But does that make it a religion? Does that mean it should not be in schools? Can yoga have a benefit when the spirit is removed?

Honestly, I do not have an answer. We had yoga in my high school. It was offered as part of our Physical Education program. No one thought twice about it. And no, I did not take that class (I was a band geek in the marching band instead of doing other PE). But several times since I have started getting into yoga more for myself, I have wondered whether that is where it should have been.

Just like the Pledge of Allegiance, children in the Encinitas School District may opt out of the yoga classes. But the parents argue that makes them feel ridiculed and somehow different, which is a test the Supreme Court uses for whether a school is endorsing a religious belief.

And if the Judge and the School District are correct, why do I have this blog? Why are there literally hundreds, if not thousands, of yoga blogs on the interwebs? They are not all talking about stretching. There are enough blogs and websites for that. And if we take the yoga out of the yoga, why not just call it a relaxation/stretching class? Is that not cool enough?

Yoga is a billion-dollar, secular industry in the United States. It is also an ancient spiritual practice of which asana is a small part. Both sides in the Encinitas argument are right. And based upon the facts of this particular case, the judge seems to have made a correct decision (I have not read the entire ruling, nor did I follow the case all that closely, but based upon the arguments and ruling I have seen, that is my early-morning, pre-coffee legal analysis opinion.)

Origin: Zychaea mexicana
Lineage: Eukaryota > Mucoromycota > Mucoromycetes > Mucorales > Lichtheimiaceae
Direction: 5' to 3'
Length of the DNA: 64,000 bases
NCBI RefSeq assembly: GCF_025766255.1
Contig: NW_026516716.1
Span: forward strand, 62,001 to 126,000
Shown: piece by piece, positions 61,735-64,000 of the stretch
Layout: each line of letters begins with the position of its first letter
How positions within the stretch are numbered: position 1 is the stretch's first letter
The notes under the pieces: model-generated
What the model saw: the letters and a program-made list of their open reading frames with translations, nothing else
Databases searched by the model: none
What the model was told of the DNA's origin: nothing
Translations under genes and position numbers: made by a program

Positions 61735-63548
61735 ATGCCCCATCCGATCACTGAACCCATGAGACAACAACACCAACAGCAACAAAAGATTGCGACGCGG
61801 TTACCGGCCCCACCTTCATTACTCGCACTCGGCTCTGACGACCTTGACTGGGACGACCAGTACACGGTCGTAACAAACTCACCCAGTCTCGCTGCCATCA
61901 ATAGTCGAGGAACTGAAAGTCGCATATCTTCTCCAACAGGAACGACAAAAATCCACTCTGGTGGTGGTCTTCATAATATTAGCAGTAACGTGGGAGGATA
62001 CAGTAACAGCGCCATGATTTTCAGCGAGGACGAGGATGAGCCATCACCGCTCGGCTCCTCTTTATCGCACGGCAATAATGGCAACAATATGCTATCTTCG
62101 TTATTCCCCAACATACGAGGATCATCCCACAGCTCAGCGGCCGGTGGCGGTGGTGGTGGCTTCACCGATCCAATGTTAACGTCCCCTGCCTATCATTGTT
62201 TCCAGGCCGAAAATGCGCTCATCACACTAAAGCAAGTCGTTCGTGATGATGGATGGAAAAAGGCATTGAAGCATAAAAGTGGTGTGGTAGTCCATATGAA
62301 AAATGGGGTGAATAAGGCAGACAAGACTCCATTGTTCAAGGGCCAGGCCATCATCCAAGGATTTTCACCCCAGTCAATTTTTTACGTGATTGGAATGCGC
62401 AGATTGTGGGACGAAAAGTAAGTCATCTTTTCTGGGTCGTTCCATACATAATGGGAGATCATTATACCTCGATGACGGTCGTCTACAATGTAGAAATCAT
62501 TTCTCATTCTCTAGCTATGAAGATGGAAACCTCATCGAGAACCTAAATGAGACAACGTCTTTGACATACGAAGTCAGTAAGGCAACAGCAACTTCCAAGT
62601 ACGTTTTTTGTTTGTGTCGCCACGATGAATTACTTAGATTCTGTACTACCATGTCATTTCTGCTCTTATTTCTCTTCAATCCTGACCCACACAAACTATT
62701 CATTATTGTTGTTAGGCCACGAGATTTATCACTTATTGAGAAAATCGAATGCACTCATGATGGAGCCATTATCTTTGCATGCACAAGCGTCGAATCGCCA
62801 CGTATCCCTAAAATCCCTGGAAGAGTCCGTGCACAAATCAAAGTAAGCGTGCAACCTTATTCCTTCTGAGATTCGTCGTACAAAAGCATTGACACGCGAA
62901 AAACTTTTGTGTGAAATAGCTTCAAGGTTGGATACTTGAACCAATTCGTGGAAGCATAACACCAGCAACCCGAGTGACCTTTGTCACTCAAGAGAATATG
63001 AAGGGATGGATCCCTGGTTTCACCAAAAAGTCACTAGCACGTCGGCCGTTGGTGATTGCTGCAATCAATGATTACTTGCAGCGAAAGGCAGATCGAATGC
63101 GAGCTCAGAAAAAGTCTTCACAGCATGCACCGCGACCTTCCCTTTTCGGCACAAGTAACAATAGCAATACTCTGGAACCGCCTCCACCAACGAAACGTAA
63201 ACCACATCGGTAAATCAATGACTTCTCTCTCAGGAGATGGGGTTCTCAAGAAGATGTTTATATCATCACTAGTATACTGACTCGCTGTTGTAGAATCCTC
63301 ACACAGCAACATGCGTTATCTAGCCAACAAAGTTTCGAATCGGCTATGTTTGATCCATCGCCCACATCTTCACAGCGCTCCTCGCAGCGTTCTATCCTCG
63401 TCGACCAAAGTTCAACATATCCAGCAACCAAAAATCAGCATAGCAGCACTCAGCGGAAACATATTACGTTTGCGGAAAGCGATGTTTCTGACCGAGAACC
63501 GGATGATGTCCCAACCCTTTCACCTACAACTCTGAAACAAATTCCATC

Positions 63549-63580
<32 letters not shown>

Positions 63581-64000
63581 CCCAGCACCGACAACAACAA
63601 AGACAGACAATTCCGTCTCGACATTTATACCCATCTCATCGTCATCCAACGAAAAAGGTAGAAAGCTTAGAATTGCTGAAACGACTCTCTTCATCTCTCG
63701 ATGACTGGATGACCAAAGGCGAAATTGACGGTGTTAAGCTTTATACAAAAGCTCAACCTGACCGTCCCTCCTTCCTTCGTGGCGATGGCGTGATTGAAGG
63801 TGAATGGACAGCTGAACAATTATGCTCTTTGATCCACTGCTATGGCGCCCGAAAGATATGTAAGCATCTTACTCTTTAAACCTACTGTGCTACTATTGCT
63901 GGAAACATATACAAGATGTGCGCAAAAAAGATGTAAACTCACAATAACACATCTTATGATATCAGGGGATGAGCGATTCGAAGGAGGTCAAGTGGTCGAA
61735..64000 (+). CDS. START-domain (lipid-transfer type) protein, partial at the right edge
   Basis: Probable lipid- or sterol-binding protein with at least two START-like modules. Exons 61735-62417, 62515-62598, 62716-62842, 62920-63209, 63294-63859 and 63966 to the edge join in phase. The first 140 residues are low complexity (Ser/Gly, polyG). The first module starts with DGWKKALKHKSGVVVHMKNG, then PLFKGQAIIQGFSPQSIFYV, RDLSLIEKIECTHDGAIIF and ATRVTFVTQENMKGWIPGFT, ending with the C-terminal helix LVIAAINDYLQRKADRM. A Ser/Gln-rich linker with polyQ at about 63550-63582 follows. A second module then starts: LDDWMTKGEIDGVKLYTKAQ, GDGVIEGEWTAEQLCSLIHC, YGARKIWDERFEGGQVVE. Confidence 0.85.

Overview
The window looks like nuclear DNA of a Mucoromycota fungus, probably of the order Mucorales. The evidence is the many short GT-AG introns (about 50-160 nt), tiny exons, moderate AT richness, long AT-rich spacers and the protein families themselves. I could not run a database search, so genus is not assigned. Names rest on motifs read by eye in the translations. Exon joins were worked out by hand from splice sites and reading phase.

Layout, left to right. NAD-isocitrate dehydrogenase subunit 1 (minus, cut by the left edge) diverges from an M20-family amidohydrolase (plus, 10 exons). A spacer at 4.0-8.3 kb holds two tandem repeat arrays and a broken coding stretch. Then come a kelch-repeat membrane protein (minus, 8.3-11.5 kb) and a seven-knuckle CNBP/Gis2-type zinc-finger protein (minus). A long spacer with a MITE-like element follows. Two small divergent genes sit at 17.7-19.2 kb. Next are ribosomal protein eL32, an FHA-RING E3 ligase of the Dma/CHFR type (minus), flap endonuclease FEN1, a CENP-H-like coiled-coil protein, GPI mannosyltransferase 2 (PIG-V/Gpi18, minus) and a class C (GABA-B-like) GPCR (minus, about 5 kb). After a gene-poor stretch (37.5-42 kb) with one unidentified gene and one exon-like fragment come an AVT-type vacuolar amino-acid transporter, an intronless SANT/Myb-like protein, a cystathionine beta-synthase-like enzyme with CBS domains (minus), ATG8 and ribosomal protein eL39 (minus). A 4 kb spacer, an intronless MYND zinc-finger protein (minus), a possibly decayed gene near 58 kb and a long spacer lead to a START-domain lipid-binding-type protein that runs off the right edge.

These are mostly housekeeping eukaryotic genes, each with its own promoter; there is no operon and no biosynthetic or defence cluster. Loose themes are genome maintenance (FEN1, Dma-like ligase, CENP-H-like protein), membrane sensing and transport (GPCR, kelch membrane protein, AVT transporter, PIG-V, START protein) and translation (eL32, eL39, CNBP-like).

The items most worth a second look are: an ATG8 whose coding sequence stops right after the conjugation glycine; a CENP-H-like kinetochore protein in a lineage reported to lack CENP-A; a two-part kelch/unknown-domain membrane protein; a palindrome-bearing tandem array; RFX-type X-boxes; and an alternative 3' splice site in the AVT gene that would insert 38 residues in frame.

But perhaps we need a different discussion. No one does it better than Linda over at Linda’s Yoga Journey. Perhaps mindfulness and deep breathing and stretching should be in our schools, but calling it yoga does create a possible assumption of something more. Do I really think schools are indoctrinating schools with Hinduism? Of course not. But do I think we lose something in the yoga world when judges rule that yoga is nothing more than exercise? Absolutely!

What do you think of the case? Did you follow it closely? Do you think the judge ruled correctly? Do you think the Jois Foundation is speaking double speak? I’m curious. Because, as I said, I certainly do not have the answers, but at least one judge in America thinks yoga is legal.


© Rebecca Stahl 2013, all rights reserved.

The post, When Yoga Meets the Law, first appeared on Is Yoga Legal.